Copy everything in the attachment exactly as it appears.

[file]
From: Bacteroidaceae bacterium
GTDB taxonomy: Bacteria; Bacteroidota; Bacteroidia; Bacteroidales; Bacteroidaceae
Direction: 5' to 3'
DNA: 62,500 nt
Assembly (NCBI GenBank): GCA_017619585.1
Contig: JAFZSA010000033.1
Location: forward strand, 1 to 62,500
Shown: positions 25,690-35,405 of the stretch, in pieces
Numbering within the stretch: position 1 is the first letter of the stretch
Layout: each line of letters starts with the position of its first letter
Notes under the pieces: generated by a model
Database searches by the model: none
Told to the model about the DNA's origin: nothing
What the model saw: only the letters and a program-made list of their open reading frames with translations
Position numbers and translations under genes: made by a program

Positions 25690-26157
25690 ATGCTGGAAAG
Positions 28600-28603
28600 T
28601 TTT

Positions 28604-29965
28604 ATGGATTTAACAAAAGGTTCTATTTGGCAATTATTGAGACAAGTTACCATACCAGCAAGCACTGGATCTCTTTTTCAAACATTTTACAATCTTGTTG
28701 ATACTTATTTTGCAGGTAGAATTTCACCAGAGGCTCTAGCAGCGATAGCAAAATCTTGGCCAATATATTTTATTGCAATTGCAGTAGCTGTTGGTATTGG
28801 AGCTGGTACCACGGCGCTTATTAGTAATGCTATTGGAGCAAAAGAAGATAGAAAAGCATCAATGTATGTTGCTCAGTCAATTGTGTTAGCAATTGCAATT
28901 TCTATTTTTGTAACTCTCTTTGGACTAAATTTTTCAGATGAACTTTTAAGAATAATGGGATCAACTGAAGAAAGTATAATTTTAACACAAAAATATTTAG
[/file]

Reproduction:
From: Bacteroidaceae bacterium
GTDB taxonomy: Bacteria; Bacteroidota; Bacteroidia; Bacteroidales; Bacteroidaceae
Direction: 5' to 3'
DNA: 62,500 nt
Assembly (NCBI GenBank): GCA_017619585.1
Contig: JAFZSA010000033.1
Location: forward strand, 1 to 62,500
Shown: positions 25,690-35,405 of the stretch, in pieces
Numbering within the stretch: position 1 is the first letter of the stretch
Layout: each line of letters starts with the position of its first letter
Notes under the pieces: generated by a model
Database searches by the model: none
Told to the model about the DNA's origin: nothing
What the model saw: only the letters and a program-made list of their open reading frames with translations
Position numbers and translations under genes: made by a program

Positions 25690-26157
25690 ATGCTGGAAAG
Positions 28600-28603
28600 T
28601 TTT

Positions 28604-29965
28604 ATGGATTTAACAAAAGGTTCTATTTGGCAATTATTGAGACAAGTTACCATACCAGCAAGCACTGGATCTCTTTTTCAAACATTTTACAATCTTGTTG
28701 ATACTTATTTTGCAGGTAGAATTTCACCAGAGGCTCTAGCAGCGATAGCAAAATCTTGGCCAATATATTTTATTGCAATTGCAGTAGCTGTTGGTATTGG
28801 AGCTGGTACCACGGCGCTTATTAGTAATGCTATTGGAGCAAAAGAAGATAGAAAAGCATCAATGTATGTTGCTCAGTCAATTGTGTTAGCAATTGCAATT
28901 TCTATTTTTGTAACTCTCTTTGGACTAAATTTTTCAGATGAACTTTTAAGAATAATGGGATCAACTGAAGAAAGTATAATTTTAACACAAAAATATTTAG